Does the Stock Market Really Drop in Presidential Election Years?

Does the Stock Market Really Drop in Presidential Election Years?
Does the Stock Market Really Drop in Presidential Election Years?

Fall in Ohio is a magical time, isn’t it? The heat of the summer is dissipating yet the sting of winter’s cold days is far enough off that we aren’t yet worried. There is no greater place to spend your September and October months than in this beautiful state watching a high school football or soccer game. However, once every four years the beauty of God’s creation here in Ohio comes under a little stress as one of the great battle ground states in the Presential election.

That often leads to a series of questions from clients around, how should my investment strategy change during an election year? The perception is, because there is uncertainty and perhaps a new President that you may or may not agree with, that will crash the stock market and along with that crash, you’ll see your savings drop. As an advisor to many families across Ohio, South Carolina, Georgia, Florida and Texas, we as a firm need to understand if this assumption is reality and if so, how should we react. This article hopefully helps you to see our perception of the election and stock market.

Studies on Election Years and Market Returns

Dimensional Funds, a respected fund company, based out of Austin, Texas did a study in 2019 showing that the stock market has been positive overall in 19 of the last 23 election years from 1928-2016. We have posted the chart below that shows the S&P 500 total returns during each election year dating back to 1928. The most recent examples of a negative stock market annual return in an election year, have been in 2008, which was not the result of an election but rather the result of a global financial crisis brought on by the one thing that we hate more than anything DEBT! The second most recent example of a negative total return for the S&P during an election year, was the 2000 election which featured President Clinton’s VP in Al Gore and his Republican counterpart, George W. Bush.

More academic research on the topic, by Yale Hirsch, who wrote the book, The Stock Traders Almanac, and furthered by Pepperdine professor Marshall Nickles in a paper called, “Presential Elections and Stock Market Cycles,” has presented data that shows it’s actually best to invest on Oct. 1st of the 2nd year of presential term and sell on December 31st of year four. Therefore, their research says, don’t sell out during the election year because it’s part of what has historically been some of the best years of a President’s term.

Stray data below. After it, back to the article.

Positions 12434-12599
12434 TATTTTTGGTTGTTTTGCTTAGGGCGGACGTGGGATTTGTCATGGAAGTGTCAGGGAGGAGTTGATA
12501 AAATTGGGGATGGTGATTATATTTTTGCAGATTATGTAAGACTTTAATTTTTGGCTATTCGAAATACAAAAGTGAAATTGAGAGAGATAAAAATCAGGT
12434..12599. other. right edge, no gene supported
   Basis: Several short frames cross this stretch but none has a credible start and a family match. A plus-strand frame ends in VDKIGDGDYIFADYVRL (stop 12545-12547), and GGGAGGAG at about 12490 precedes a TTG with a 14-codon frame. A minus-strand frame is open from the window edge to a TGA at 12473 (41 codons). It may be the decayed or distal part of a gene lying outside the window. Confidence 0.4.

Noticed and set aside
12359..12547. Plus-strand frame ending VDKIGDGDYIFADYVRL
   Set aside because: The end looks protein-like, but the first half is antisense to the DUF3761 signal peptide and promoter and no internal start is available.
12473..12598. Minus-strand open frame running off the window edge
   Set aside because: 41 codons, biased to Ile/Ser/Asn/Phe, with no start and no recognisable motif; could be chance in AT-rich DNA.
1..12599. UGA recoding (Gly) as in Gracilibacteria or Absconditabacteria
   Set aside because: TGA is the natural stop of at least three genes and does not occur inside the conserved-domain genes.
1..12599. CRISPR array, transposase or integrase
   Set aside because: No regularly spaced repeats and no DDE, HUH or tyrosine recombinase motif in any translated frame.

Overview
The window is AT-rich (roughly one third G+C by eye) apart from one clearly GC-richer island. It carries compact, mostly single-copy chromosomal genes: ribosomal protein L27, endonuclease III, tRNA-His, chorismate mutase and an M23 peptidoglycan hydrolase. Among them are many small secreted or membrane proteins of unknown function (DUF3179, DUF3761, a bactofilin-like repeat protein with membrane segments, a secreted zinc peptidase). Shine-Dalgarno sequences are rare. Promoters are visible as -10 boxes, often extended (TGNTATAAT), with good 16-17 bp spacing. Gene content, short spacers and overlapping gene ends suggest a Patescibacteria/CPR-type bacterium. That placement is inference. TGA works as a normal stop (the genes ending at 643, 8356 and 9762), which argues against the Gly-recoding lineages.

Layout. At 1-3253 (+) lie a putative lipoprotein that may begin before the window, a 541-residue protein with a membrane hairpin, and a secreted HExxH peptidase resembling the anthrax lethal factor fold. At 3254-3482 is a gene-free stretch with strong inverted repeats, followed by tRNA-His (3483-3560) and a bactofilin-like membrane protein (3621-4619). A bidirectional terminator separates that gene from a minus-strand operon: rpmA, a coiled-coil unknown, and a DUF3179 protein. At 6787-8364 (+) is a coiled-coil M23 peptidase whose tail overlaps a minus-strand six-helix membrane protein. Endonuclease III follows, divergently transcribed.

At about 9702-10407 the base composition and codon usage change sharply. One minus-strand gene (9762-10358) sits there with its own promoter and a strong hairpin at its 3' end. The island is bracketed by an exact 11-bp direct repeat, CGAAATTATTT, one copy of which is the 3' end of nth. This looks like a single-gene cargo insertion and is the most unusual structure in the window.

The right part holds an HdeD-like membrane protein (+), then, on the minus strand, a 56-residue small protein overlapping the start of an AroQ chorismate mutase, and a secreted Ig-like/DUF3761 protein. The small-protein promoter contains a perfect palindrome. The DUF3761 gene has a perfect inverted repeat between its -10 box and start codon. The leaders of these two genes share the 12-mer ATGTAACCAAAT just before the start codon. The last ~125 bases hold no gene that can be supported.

Furthermore when studying returns, data does show that returns are better in midterm election years as opposed to non-midterm years and I believe this is very explainable in the fact that the stock market doesn’t like uncertainty, so when the leader of the free world is somewhat uncertain (although narrowed down to two people) that would generally impact returns. Notice, I didn’t say, that non-midterm years were negative though. Therefore should you sell out of your investments just because the returns are not as good as they’d be in another year? Certainly Not!

You Can’t Outsmart the Market

Dave Ramsey says the best book for investing is Aesop’s Fable, The Tortoise and the Hare. Why? Many of us get sidetracked from our investing strategy from all these outside issues that may or may not have an impact on the market. The bottom line, many times is, if we held to our strategy, we’d do better than trying to outsmart the market. One question, you could honestly ask yourself, in March of 2020, if I could have pushed a button and said I’ll just take a 0% return for 2020 as opposed to the negative return your statement was showing at that point, would you have taken it? Many probably would, however had you stayed true to your strategy today you’re in a much better place, just six short months later. It’s hard to time, outsmart and be better than the market because there are so many factors you can’t anticipate.

As you’re probably reading or hearing, the Presidential race is tight and as of today there is no clear-cut winner. Don’t let that impact of what-if’s, maybe’s or that might happen, effect the strategy you have in place for your family’s financial future. Market drops will always happen, Presidential election or not, thus your primary concern when investing should be your goals and objectives for your money, not who is moving into or out of the White House. Dave Ramsey always says, you control your outcome not the President so don’t let them dictate your investment decisions.

 

Author: John-Mark Young

Whitaker-Myers Wealth Managers, LTD is a registered investment adviser.  Information presented is for educational purposes only and does not intend to make an offer or solicitation for the sale or purchase of any specific securities, investments, or investment strategies.  Investments involve risk and unless otherwise stated, are not guaranteed.  Be sure to first consult with a qualified financial adviser and/or tax professional before implementing any strategy discussed herein.